Depending on whether you’re an hourly employee/contractor, a salaried full time employee, or paid on a project basis, there’s a world of difference with regards to how you approach the hours of the day.
Hourly employees and contractors are paid for their time. In theory this translates into billable hours in a day, but in practice it doesn’t, really. An oft-cited study ten years ago found that the average office worker only had three productive workdays out of five (60%) (http://news.microsoft.com/2005/03/15/survey-finds-workers-average-only-three-productive-days-per-week/). Other similar studies since have estimated that number even lower — as low as 37.5% in some regions and sectors. Too often you hear office workers complain about feeling like cogs or drones, paid to keep their seat warm for eight hours a day and deriving little satisfaction from the job.
Now, as digital nomads, that’s not our narrative, and in fact many of us chose this life because we wanted to escape or avoid that reality. However, for the vast majority of office workers, including the people we often work with, report to, and get paid by, that’s their life. So the challenge is ensuring that they believe that working with us is a productive, valuable, integral use of their company’s resources despite the fact that they themselves often waste them.
For those of us working on a project basis, or in a Results-Only Work Environment (http://en.wikipedia.org/wiki/ROWE), it’s pretty simple — you need to deliver consistent quality on time. That’s it. Nothing else matters. It’d be the same whether you go into the office every day, work from home a few miles away a few days a week, or work from another timezone all the time.
For those of us paid by the hour, it’s a lot more challenging — not so much because of the time tracking itself, but because of how critical it is for us to manage the perception of what we do with our time. Depending on the expectations of your employer or client, you may need to keep the kinds of logs attorneys keep — obscenely detailed journals that break time down into quarter-hour increments, and log what filled that time, whether it’s spent performing research (searching for libraries, digesting technical manuals, reading relevant blog posts and articles), operations management (fielding emails, phone meetings) or actual production (writing code, documentation, articles, designing graphics, or whatever it is that you do). And again, depending on the expectations of whoever signs your checks, you may want to do this even if you’re on salary, to document the fact that you actually work and combat the perception of you being on a permanent vacation.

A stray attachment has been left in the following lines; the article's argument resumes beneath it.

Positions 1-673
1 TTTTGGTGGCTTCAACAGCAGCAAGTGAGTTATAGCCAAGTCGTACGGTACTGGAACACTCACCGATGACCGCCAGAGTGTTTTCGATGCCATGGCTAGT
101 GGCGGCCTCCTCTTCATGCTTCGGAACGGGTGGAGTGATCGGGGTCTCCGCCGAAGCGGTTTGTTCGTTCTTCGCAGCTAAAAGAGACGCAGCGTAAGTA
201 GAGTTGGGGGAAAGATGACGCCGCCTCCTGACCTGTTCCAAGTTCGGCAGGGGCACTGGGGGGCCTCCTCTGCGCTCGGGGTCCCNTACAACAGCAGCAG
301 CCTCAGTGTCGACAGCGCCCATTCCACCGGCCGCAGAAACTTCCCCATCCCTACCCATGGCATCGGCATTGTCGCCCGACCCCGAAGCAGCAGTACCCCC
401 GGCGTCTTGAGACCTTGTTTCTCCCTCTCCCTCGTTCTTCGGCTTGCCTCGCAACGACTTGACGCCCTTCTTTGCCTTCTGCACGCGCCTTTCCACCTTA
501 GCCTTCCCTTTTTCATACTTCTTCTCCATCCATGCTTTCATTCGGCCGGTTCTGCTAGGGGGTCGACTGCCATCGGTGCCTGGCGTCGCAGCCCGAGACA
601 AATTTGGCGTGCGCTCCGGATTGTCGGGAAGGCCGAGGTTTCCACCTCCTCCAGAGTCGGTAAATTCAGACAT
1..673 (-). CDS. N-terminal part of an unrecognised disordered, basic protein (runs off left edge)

If you’re a line coder, production artist, specification writer or something similarly “output-centric,” where the thrust of your work is geared toward production in a fairly well-defined environment, it’s pretty straightforward — production artists’ billable time is divided between sourcing typefaces and graphic materials, researching visual language, manipulating assets and pushing pixels, line coders are paid to intake task backlogs, research patterns, read framework and API documentation, write code, run unit tests and update buglists.
However, the more generative/inspirational/creative your work is, the more difficult it can be to explain where your billable time went. I don’t mean “creative” as in “designers, artists and writers only” — every high-level software architect will tell you that many of the best ideas for their software designs come to them when they’re away from the keyboard, and software architecture is a highly generstive/inspirstional/creative field. So, yes, those thirty minutes you stepped away from the computer to wash dishes and think about how to optimize the speed of that tricky recursive function — that’s billable time. Track it as such. The word “conceptualizing” appears on my time log pretty frequently.
As far as tracking itself, I don’t log as-I-go, but rather at the end of each workday, but that’s just how I roll. I think back and ask myself “What did I do today? Well, I spent about an hour updating the user flow diagram, an hour conceptualizing the interaction model, three and a half hours drawing wireframes, an hour writing annotations, an hour on a conference call, and half an hour managing email. So that’s eight hours of billable time.” Yeah, I may have spread those eight hours of work across twelve hours of the day, but that isn’t relevant. My output in a given workday typically far exceeds the average office workers’ output, my clients see that, consider it a great value, and keep paying me to do it.